Sunday, 23 January 2011

Deaf Sentence by David Lodge, c. 2008, pub Penguin Books

Desmond Bates, a university teacher of Linguistics (Linguistics is about describing languages rather than learning them) retires early because of deafness. The story is mainly about his relationships with three people. First, with his wife who with a female friend developed an interior design business. Secondly, with his father living alone in the former family home and getting increasingly frail and cantankerous. Thirdly with an American post-graduate female student who gets in touch with him for help with her thesis on the structure of notes left by people who committed suicide.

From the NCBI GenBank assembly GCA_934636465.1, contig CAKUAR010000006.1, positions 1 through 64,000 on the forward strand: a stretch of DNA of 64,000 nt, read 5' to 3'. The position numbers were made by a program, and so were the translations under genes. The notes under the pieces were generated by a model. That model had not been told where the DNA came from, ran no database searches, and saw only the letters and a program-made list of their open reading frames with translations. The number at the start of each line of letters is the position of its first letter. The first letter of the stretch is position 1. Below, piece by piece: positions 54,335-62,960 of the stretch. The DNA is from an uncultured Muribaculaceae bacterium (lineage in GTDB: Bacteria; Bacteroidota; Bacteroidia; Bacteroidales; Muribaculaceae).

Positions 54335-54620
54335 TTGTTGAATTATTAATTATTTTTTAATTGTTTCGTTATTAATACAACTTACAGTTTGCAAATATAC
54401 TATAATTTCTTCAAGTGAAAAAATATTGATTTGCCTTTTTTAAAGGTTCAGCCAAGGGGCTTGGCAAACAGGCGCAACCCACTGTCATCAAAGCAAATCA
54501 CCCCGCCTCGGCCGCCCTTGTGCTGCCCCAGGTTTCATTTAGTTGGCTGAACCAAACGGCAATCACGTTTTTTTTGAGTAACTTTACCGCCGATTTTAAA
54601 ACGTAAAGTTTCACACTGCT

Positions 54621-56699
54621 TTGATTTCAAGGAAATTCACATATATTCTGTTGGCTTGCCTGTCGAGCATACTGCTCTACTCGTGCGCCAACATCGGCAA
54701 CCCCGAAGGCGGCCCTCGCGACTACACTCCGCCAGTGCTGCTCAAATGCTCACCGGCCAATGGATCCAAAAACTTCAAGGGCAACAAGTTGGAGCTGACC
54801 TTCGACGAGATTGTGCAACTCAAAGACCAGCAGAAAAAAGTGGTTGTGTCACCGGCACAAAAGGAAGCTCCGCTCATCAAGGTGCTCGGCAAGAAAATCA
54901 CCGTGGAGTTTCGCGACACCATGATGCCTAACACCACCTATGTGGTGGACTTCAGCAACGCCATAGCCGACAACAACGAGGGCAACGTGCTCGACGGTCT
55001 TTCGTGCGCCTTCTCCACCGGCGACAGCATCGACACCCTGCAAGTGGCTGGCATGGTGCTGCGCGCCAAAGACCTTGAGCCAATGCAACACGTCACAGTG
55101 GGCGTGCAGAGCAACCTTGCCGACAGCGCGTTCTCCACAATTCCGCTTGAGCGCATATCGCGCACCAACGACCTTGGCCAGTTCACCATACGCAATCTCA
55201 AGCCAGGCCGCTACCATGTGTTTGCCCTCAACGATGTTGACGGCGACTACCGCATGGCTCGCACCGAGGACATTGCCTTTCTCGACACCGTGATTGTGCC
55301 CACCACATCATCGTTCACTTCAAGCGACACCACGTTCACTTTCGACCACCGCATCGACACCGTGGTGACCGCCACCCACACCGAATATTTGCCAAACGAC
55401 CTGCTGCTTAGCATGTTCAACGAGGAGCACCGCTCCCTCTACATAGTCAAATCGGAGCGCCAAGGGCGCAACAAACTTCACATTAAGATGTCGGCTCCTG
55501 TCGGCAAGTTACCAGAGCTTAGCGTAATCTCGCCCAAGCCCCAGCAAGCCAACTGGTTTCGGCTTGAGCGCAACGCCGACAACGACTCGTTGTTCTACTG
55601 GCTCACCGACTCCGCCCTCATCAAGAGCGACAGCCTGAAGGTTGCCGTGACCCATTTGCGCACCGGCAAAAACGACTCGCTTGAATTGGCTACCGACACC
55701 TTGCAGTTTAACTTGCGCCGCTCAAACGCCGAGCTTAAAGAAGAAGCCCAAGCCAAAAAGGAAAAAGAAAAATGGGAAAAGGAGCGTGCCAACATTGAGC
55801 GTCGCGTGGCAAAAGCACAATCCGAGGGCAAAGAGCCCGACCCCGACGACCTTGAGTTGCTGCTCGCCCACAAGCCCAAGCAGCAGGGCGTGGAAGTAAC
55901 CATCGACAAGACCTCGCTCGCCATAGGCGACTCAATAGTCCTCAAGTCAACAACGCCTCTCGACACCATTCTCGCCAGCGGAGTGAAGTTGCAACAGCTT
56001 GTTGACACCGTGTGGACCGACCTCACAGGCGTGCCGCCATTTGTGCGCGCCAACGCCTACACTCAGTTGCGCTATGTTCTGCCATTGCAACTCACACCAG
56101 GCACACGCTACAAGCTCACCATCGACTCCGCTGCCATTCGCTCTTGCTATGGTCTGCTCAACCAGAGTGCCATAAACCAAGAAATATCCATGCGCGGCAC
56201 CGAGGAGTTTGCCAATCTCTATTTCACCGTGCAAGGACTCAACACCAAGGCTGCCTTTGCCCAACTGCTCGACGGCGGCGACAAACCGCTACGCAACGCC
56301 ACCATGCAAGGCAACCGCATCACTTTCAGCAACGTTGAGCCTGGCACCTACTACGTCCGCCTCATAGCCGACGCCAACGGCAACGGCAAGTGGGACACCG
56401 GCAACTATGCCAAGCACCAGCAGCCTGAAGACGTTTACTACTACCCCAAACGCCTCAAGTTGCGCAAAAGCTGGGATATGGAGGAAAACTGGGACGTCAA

These characters provide the main background for plausible situations in which his deafness leads him into uncertainty and inevitable comedy. Alex, the American woman provides some sexual excitement and threatens a quiet life. In his relationship with his father he is compassionate in dealing with a spiky oldie, including the funeral. On a visit to Poland during a British Council sponsored lecture tour Bates visits Auschwitz and Auschwitz-Birkenau, the latter the extermination site. Compared to the horrors that took place there, the threats and difficulties of life with deafness must seem easy to endure. Perhaps that was why the author included the visit in his story.